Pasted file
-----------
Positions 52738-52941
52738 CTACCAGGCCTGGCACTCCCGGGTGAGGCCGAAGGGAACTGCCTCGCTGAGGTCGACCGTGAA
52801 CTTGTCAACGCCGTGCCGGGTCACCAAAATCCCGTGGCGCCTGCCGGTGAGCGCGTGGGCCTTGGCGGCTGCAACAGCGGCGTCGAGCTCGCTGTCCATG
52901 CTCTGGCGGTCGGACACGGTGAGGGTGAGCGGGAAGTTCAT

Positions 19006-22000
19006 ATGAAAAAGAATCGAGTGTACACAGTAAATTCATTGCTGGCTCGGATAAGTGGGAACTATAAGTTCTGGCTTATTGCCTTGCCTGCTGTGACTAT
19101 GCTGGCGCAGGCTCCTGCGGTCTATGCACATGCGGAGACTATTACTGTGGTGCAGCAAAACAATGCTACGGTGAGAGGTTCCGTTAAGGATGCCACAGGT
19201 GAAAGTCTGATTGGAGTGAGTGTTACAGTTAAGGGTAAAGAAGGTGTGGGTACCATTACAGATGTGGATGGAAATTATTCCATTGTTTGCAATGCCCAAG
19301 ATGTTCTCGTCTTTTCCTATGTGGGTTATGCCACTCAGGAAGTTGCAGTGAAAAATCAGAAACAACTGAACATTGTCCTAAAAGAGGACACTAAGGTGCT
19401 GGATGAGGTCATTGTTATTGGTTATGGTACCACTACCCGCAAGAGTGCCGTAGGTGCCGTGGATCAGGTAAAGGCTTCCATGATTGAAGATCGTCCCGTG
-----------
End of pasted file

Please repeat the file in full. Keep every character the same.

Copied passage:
Positions 52738-52941
52738 CTACCAGGCCTGGCACTCCCGGGTGAGGCCGAAGGGAACTGCCTCGCTGAGGTCGACCGTGAA
52801 CTTGTCAACGCCGTGCCGGGTCACCAAAATCCCGTGGCGCCTGCCGGTGAGCGCGTGGGCCTTGGCGGCTGCAACAGCGGCGTCGAGCTCGCTGTCCATG
52901 CTCTGGCGGTCGGACACGGTGAGGGTGAGCGGGAAGTTCAT

Positions 19006-22000
19006 ATGAAAAAGAATCGAGTGTACACAGTAAATTCATTGCTGGCTCGGATAAGTGGGAACTATAAGTTCTGGCTTATTGCCTTGCCTGCTGTGACTAT
19101 GCTGGCGCAGGCTCCTGCGGTCTATGCACATGCGGAGACTATTACTGTGGTGCAGCAAAACAATGCTACGGTGAGAGGTTCCGTTAAGGATGCCACAGGT
19201 GAAAGTCTGATTGGAGTGAGTGTTACAGTTAAGGGTAAAGAAGGTGTGGGTACCATTACAGATGTGGATGGAAATTATTCCATTGTTTGCAATGCCCAAG
19301 ATGTTCTCGTCTTTTCCTATGTGGGTTATGCCACTCAGGAAGTTGCAGTGAAAAATCAGAAACAACTGAACATTGTCCTAAAAGAGGACACTAAGGTGCT
19401 GGATGAGGTCATTGTTATTGGTTATGGTACCACTACCCGCAAGAGTGCCGTAGGTGCCGTGGATCAGGTAAAGGCTTCCATGATTGAAGATCGTCCCGTG